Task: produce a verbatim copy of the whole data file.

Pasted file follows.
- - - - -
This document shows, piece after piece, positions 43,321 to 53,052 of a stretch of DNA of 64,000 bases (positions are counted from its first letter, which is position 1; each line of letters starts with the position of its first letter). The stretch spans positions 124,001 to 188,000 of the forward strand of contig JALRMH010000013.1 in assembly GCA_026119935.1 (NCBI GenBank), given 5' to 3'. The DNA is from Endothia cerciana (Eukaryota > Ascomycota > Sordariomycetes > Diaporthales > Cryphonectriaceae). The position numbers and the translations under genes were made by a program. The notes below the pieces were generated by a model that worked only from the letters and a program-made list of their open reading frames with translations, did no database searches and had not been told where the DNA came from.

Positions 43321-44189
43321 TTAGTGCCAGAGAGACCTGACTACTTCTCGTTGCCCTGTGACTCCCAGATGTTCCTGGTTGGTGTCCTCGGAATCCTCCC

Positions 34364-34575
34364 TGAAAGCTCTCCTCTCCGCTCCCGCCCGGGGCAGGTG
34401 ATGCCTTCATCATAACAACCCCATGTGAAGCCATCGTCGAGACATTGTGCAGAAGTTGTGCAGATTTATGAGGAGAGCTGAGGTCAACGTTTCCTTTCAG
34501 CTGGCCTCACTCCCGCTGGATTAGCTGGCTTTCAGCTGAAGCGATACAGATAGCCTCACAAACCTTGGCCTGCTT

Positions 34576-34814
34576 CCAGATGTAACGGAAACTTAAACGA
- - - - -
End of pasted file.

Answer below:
This document shows, piece after piece, positions 43,321 to 53,052 of a stretch of DNA of 64,000 bases (positions are counted from its first letter, which is position 1; each line of letters starts with the position of its first letter). The stretch spans positions 124,001 to 188,000 of the forward strand of contig JALRMH010000013.1 in assembly GCA_026119935.1 (NCBI GenBank), given 5' to 3'. The DNA is from Endothia cerciana (Eukaryota > Ascomycota > Sordariomycetes > Diaporthales > Cryphonectriaceae). The position numbers and the translations under genes were made by a program. The notes below the pieces were generated by a model that worked only from the letters and a program-made list of their open reading frames with translations, did no database searches and had not been told where the DNA came from.

Positions 43321-44189
43321 TTAGTGCCAGAGAGACCTGACTACTTCTCGTTGCCCTGTGACTCCCAGATGTTCCTGGTTGGTGTCCTCGGAATCCTCCC

Positions 34364-34575
34364 TGAAAGCTCTCCTCTCCGCTCCCGCCCGGGGCAGGTG
34401 ATGCCTTCATCATAACAACCCCATGTGAAGCCATCGTCGAGACATTGTGCAGAAGTTGTGCAGATTTATGAGGAGAGCTGAGGTCAACGTTTCCTTTCAG
34501 CTGGCCTCACTCCCGCTGGATTAGCTGGCTTTCAGCTGAAGCGATACAGATAGCCTCACAAACCTTGGCCTGCTT

Positions 34576-34814
34576 CCAGATGTAACGGAAACTTAAACGA